happened to "Baby Jane," her real-life sister, child actress Juanita
Joel Marston and Rita Quigley at the one of the guest
Miss Quigley also mentioned
that no one suspected that Sidney Toler was ill while making The Trap,
his final film which was completed a few months before his death. She also
recalled what it was like to go on a "date" with Mickey Rooney, which
was really a well-chaperoned publicity function. "There was nothing
serious between us," she remarked.
Joel Marston recalled how he grew up in Washington, D.C.
watching early Charlie Chan films with Warner Oland, as his father was a
vaudeville theater musician. To those in the audience, Marston admitted,
"In a lot of these pictures, people think it's fun to make these. It's
hard work! I mean, you get up early in the morning and work all day long, climb
trees, ladders, and ride horses."
He thanked all movie fans because, "As actors, we are
only seeking love and you give it to us and we appreciate it." Marston
also appeared on the stage including six on Broadway and he now keeps in shape,
working as a water aerobics instructor three time a week in Jacksonville,
Layne Tom, Jr. has the sole
distinction of playing three different Charlie Chan sons, and probably
generated the most interest during the panel discussion. When as a young child,
he got his start in entertainment literally as a song and dance man, singing of
all things, "When Irish Eyes Are Smiling!" Tom also gave his
recollections of appearing with child star Shirley Temple in Stowaway
(1936), with Dorothy Lamour, Jon Hall, and C. Aubrey Smith in The
Hurricane (1937), and as an uncredited extra in San Francisco (1936)
that starred Clark Gable, Jeanette MacDonald, and Spencer Tracy. Layne
explained when he got out of the Navy following World War II, he turned down a
five-year movie contract with Monogram to go to college instead to become an
architect, a profession he retired from about nine years ago.
Noel Neill, a.k.a. "Lois Lane"
Radio re-creation cast. (L to R) John Calvert, Nancy
Saunders, Ed Nelson, Layne Tom, Jr., Mason Alan Dinehart III, Sally Fraser, Jim
Kocher, and Ray Nielsen.
Jon Kaplan (right) presents a special award plaque to Kurt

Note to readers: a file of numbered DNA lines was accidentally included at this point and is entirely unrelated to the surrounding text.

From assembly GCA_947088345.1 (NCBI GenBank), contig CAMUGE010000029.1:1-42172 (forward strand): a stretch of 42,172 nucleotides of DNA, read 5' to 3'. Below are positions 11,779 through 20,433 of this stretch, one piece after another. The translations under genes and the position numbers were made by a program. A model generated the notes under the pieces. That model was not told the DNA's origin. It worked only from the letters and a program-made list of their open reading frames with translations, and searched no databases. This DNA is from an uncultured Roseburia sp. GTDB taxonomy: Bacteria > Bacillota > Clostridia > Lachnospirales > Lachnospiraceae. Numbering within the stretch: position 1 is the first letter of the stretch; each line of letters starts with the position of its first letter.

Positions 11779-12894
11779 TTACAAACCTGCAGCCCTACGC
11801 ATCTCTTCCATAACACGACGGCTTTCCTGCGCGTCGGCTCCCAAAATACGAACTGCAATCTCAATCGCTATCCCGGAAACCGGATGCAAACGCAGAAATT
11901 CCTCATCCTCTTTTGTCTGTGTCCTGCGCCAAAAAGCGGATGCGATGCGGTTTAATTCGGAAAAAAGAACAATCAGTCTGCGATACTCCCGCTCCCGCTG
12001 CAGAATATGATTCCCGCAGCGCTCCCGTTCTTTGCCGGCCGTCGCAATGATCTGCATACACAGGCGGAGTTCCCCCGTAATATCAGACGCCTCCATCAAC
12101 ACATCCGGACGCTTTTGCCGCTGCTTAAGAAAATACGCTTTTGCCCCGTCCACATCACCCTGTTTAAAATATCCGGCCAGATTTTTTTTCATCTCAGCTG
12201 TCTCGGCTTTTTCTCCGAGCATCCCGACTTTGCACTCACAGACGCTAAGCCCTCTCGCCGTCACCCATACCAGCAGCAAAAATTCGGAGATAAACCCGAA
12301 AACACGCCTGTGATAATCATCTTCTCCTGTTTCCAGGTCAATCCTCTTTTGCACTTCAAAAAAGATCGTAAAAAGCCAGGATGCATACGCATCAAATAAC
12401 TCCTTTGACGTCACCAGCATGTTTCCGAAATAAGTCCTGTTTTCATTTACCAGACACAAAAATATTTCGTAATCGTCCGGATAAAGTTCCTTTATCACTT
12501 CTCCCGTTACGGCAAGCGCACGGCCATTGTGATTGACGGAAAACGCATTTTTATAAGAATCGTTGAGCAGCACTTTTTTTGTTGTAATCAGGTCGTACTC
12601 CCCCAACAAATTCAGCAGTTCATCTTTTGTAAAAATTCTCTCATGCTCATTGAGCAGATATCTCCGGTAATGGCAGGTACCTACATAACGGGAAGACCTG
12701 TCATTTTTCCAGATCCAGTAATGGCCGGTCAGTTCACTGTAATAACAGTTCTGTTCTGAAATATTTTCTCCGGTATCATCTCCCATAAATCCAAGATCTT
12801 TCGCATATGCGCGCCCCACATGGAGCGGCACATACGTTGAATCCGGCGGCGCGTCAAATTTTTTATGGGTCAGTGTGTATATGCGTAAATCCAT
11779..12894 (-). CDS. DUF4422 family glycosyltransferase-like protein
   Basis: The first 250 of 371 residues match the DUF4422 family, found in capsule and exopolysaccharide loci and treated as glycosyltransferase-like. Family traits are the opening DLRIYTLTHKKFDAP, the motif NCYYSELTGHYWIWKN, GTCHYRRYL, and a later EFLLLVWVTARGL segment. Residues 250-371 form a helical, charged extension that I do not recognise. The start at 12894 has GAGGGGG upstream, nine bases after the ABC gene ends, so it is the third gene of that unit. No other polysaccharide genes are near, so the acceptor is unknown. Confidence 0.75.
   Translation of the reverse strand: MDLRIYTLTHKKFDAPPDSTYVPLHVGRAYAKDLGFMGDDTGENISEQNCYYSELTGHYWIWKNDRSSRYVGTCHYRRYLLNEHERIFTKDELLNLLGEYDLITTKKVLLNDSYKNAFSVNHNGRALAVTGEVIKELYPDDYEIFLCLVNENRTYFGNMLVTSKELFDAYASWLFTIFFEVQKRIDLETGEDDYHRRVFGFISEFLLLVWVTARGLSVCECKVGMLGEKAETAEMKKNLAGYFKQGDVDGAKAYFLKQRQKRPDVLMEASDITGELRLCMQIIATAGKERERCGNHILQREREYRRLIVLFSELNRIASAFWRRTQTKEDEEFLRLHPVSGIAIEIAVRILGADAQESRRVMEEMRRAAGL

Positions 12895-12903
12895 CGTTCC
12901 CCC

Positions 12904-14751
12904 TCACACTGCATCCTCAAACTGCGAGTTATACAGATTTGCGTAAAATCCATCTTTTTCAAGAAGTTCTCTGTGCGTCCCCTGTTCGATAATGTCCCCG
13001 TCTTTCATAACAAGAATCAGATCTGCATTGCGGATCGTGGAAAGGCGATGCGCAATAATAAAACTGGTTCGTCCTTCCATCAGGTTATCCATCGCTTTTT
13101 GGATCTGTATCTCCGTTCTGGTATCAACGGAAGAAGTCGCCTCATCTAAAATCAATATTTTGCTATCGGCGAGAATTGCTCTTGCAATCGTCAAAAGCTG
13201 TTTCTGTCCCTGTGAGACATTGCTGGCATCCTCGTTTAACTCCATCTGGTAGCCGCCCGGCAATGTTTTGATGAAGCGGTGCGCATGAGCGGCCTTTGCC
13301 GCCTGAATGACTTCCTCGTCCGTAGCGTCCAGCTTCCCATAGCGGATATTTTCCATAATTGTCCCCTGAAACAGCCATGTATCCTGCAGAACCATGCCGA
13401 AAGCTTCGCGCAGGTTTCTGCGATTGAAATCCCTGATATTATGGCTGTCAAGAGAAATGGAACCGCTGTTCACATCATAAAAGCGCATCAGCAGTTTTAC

Schmidt in recognition of his hosting the Charlie Chan Message Board, an
internet discussion site since 1995.
He revealed that the making of The
Hurricane was done on an indoor set and he marveled how the
"hurricane" in the film was man-made. He also explained his feelings
about Fox Movie Channel's abrupt cancellation of its airing of Charlie
Chan films last Summer because of protests from some Asian groups. When
asked if he felt that the Charlie Chan character presented a negative
stereotype of Orientals (now Asians), Tom responded that, "It was all a
bunch of nonsense."
The entertainment for Friday evening continued the Memphis
Film Festival's tradition of the presentation of a radio show recreation
complete with sound effects and organ music. This year's production was an
episode from The Falcon series, "The Case of the Murdering Misses."
John Calvert reprised his role as Michael "The Falcon" Waring and the
rest of the cast included Festival stalwarts Ray Nielsen and Jim Kocher along
with guest celebrities Ed Nelson, Rita Quigley, Mason Alan Dinehart III, Sally
Fraser, Joel Marston, and Nancy Saunders. This episode would be special in that
the script was specially rewritten to include the part of Charlie Chan, played
by Layne Tom, Jr.
Saturday's offerings first featured the screening of
Charlie Chan's Murder Cruise (1940), Layne Tom Jr.'s appearance as
Willie Chan, Chan's #7 son. Following the film's showing, I gave a presentation
with a slide show on "The Who's Who of Charlie Chan's Family." The
final Charlie Chan film screened was The Trap (1946), which
included Rita Quigley, and was Sidney Toler's last film before his death. All
the Charlie Chan films were well attended with some venues even bordered
on standing room only.
The Memphis Film Festival concluded
Saturday night with an awards diner. Following a buffet dinner, specially made
plaques that featured the reproduction of a lobby card that represented a film
of each guest were presented to the guest celebrities. In accepting her plaque,
Rita Quigley praised Sidney Toler's acting, calling him a "very nice
man." When his turn came, Layne Tom, Jr. emotionally remembered his cousin
Virginia Quin Kay, who had only passed away the previous month, and she would
have been proud to be here. Virginia was an avid fan of the films, as her
mother (and Layne's first cousin) played Charlie Chan's #1 daughter in one
film, while her uncle, Richard Ung, and cousin Barbara Jean Wong also appeared
in several of the Charlie Chan films.
Besides the plaques awarded to the guest celebrities and
many of the people affiliated with the Memphis Film Festival, a special plaque
was awarded by Jon Kaplan, on behalf of many Chan fans, to Kurt Schmidt, the
host of the "Charlie Chan Message Board," a non-commercial, internet
open discussion site that has linked Charlie Chan fans together since
For the Charlie Chan fans who were in attendance, the
2004 Memphis show was indeed one to remember.
Layne Tom, Jr. proudly shows off his award